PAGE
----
Cape Wrath Trail 13: The Secret Bothy

by Peter Berrecloth
24th February 2017

I had slept about three hours in The Schoolhouse Bothy. The wind was incredibly loud and rain lashed at the windows. The wind was so strong against the West-facing wall I really thought it might blow down on me. So halfway through the night I moved to the smaller central room to sleep. It was much better.

By 9am, it was still raining heavily in showers. I was ready to go but thought I would wait for this shower to end. I have learnt some of the weather patterns here. Luckily I was correct and the rain stopped once after ten minutes. It was a bit of a grey day but not too bad.

By the time I got to Oykel Bridge the day suddenly opened up into a glorious blue skies. I actually shouted with joy. It was fantastic. This made this day really enjoyable and I slowed my pace to a moderate speed. It had been appalling weather for the past few days.

On my way past Oykel Bridge, which had some impressive stone arch bridges I went onward up the track which took me along the river. I passed a small farmstead which had a cattle shed. The cattle, like the deer and sheep seemed intrigued about my presence but cautious, I try and make friends but they soon trotted off to another part of the shed.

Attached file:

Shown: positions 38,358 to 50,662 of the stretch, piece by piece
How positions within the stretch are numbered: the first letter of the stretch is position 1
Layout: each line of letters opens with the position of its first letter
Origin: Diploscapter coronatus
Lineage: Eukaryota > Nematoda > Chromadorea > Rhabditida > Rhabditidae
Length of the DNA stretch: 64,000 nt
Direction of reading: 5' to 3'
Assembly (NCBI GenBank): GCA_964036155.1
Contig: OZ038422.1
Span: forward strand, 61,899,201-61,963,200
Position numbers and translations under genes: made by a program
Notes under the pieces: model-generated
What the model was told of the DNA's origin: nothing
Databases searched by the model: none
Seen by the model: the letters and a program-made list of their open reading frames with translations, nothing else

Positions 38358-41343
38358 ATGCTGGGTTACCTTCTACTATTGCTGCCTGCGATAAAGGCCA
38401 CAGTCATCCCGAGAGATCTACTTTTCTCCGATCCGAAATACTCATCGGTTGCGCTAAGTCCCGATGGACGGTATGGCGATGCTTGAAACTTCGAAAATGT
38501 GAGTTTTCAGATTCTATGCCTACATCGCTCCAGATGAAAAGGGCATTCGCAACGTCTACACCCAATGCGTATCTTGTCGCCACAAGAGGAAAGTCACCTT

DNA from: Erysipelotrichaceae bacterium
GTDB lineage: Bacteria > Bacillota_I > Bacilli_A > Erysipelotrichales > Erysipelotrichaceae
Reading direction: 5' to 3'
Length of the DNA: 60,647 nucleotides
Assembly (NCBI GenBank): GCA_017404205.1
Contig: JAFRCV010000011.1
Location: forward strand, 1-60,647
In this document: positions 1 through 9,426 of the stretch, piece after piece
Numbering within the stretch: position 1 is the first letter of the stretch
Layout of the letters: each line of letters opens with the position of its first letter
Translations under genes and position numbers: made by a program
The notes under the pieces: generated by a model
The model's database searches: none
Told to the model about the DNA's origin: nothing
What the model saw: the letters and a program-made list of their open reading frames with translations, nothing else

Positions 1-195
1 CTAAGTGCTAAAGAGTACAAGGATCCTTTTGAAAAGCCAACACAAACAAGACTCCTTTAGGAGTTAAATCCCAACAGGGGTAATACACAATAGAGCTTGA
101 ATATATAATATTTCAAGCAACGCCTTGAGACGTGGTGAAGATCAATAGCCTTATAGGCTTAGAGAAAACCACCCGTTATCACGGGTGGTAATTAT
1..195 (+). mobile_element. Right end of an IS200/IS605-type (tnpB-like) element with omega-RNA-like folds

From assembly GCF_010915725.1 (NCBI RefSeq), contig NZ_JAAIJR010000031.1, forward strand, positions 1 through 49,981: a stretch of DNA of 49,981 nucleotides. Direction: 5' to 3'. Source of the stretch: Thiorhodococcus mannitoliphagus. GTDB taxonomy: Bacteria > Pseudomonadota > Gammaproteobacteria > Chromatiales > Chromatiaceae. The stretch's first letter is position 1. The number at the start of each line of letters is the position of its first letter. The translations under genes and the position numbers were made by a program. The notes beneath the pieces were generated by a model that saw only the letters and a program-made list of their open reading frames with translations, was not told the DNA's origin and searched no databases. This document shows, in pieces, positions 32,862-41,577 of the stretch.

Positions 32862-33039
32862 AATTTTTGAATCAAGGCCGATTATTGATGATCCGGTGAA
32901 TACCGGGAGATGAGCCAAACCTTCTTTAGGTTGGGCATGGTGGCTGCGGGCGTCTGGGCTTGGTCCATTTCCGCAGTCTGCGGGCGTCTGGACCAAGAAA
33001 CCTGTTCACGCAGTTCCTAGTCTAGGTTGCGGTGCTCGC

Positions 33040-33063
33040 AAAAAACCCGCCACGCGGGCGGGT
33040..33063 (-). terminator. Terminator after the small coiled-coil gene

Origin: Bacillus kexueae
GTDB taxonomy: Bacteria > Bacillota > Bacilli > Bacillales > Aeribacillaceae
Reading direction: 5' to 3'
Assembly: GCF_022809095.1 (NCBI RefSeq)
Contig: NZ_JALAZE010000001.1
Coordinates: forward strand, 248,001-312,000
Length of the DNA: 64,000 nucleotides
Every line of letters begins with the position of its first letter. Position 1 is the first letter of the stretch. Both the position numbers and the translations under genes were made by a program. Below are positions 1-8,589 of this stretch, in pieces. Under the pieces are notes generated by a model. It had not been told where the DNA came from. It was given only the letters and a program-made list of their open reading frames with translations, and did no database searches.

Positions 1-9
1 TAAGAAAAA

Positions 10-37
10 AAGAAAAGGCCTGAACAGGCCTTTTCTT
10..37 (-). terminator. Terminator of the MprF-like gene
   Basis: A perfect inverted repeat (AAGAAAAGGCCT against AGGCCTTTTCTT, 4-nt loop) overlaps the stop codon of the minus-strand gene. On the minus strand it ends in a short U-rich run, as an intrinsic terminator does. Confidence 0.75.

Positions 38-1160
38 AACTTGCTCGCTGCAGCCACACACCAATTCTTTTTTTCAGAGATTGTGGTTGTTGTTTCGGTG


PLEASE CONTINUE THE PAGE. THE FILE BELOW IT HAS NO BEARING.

I was following the oykel river which is a beautiful, wide salmon river. In Autumn, the Salmon make their way up this watercourse to breed and lay eggs. This was a very popular spot with Anglers. The riverside had little fishing seats and fishing huts. Some where unlocked which means I could have slept in one if the weather was truly bad. But it wasn’t.

I actually stopped for lunch here. I hadn’t done this for the whole trip. It was nice to simply rest and eat by the river watching the water flow past. I took my boots and socks off to air. It was one of the turning points in the trip where I decided to slow down, convince myself that this was not a race and that I should savour the better weather when it came.

The Secret Bothy